Senior US military official in Iraq advocates keeping some troops longer

The remarks, which included warnings of the increasingly volatile Middle East, follow renewed warnings by Moqtada al-Sadr that he would reactivate his militia if US forces extend their stay.

By , Correspondent

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    Followers of radical Shiite cleric Moqtada al-Sadr walk over a makeshift US flag during a rally marking the eighth anniversary of the fall of the Iraqi capital to American troops in Baghdad, Iraq, Saturday, April 9. Al-Sadr has threatened to reactivate his feared militia in Iraq if US soldiers extend their stay.
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A senior US military official said Wednesday that keeping some US forces in the country would be "best for Iraq" and warned that the Iraqi military was not equipped to ward off threats in an increasingly volatile region.

The remarks, made on condition of anonymity due to the political sensitivity of the issue, indicate a growing concern by American officials that the Iraqi government is closing the door on a new agreement for US troops in Iraq past the end of this year.

The comments to a small group of reporters also signaled a concern that a militarily weak Iraq could be another destabilizing factor in what has become a volatile region.

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The remarks, the most pointed yet by a senior military official after months of silence, follow renewed warnings by Shiite cleric Moqtada al-Sadr that he would reactivate his Mahdi Army militia if US forces or even a significant embassy presence remains.

“This is a very interesting and dynamic region right now and it’s very difficult to predict what’s going to happen, so I think having the ability to defend yourself is fundamental in terms of maintaining your sovereignty,” the official told reporters at the US military headquarters at Camp Victory near Baghdad.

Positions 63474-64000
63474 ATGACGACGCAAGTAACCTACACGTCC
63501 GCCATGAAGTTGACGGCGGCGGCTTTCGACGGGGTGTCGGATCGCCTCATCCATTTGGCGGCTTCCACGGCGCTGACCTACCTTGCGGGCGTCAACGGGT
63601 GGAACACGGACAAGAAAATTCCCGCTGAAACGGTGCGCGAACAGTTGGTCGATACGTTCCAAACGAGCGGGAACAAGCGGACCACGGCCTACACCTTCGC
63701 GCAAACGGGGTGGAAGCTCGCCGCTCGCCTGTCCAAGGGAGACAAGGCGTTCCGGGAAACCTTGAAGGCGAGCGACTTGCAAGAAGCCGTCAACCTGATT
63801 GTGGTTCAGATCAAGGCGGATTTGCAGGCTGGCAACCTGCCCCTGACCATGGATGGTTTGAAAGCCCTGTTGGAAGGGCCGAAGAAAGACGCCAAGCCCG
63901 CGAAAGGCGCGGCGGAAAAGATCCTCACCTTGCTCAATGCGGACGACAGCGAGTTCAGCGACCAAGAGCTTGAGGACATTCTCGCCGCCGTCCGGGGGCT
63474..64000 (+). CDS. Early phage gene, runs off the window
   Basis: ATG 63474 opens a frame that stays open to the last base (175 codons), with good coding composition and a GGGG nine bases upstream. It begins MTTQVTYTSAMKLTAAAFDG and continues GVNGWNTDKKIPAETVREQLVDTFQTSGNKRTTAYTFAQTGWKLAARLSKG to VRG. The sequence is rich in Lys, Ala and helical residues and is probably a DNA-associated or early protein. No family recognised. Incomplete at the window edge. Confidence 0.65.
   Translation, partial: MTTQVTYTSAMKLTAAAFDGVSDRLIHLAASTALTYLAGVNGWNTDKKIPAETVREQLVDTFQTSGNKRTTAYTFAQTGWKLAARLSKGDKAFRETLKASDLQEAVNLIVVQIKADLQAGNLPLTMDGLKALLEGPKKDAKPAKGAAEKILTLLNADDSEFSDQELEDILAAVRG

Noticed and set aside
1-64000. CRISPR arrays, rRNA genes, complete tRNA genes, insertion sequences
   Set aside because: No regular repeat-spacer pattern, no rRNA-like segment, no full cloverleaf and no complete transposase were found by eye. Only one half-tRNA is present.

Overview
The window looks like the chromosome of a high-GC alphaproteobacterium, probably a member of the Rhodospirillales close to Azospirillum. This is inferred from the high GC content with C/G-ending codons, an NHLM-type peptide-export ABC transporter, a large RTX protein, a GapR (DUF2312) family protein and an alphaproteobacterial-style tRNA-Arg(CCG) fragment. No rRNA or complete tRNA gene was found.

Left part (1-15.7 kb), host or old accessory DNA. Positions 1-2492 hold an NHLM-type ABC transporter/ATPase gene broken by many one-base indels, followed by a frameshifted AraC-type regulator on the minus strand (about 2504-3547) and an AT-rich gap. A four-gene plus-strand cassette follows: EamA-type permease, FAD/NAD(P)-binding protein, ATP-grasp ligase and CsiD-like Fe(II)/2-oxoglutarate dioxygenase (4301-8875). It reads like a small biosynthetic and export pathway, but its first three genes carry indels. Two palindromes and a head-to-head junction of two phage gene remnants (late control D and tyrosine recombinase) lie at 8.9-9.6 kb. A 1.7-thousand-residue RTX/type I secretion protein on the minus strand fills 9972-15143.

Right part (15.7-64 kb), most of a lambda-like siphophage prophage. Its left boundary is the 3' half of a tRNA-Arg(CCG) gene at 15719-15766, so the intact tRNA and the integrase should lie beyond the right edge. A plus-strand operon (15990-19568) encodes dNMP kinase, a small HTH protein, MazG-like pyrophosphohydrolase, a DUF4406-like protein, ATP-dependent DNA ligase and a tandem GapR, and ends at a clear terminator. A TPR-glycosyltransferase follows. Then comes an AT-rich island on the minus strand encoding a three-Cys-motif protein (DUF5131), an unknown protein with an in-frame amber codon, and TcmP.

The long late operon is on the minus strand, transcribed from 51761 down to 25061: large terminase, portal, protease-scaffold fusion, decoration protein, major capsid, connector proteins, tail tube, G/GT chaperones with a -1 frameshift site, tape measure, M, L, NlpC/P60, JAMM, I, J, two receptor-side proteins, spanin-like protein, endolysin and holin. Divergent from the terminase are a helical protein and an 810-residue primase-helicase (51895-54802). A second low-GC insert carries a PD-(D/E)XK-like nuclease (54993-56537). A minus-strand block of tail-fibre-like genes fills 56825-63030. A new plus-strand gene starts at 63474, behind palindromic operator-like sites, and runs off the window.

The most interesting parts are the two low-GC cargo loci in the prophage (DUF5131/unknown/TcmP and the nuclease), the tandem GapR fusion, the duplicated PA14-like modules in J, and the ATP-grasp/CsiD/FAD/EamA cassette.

“When we do leave Iraq, it will probably have less capability in terms of military hardware than any of its neighbors,” he said, adding that even tiny Kuwait next door probably has more tanks.

Military might

While Iraq has made an initial purchase of US tanks and artillery, some of that equipment will be arriving when US forces leave, with no opportunity to ensure that the Iraqi military becomes proficient in using it, another official said.

The senior official also raised the possibility that without US help, Iraqi security forces could have trouble containing Al Qaeda-linked groups, which could allow them to reconstitute into a more cohesive organization.

“The Iraqis have to have that capability to address that issue because if they don’t we can expect they will continue to grow in capability so there is a terrorist threat that’s still there,” the official said. US forces currently provide intelligence, surveillance, and forensic assistance to Iraqi counterterrorism forces.

In addition to the lack of capacity to defend its land borders, the official said the US military remains concerned that significant strides made by Iraqi security forces in the past several years could be set back if US training and assistance stopped.

"We also think the security of this country is pretty important because the country is important to the region and the region is important to us. This is what's best for Iraq and the Iraqi leadership once again has got to make a decision about what they think is best, but we would hope that they would make an informed decision,'' the official said.

Remaining 47,000 US forces

He said while they were not identifying any specific external threats at the moment, in a turbulent region any number of disputes had the potential to spark a conflict.

The remaining 47,000 US forces here expected to begin next month an almost irreversible withdrawal from the country after eight years in Iraq.

A complete withdrawal of US forces would leave fewer than 117 uniformed personnel in the embassy’s security cooperation office plus a contingent of about 150 marines who currently help to protect the embassy.

If there is no new status of forces agreement, the United States could still negotiate bilateral pacts for specific training and assistance missions but those, too, would be expected to come under the scrutiny of Iraqi cabinet.

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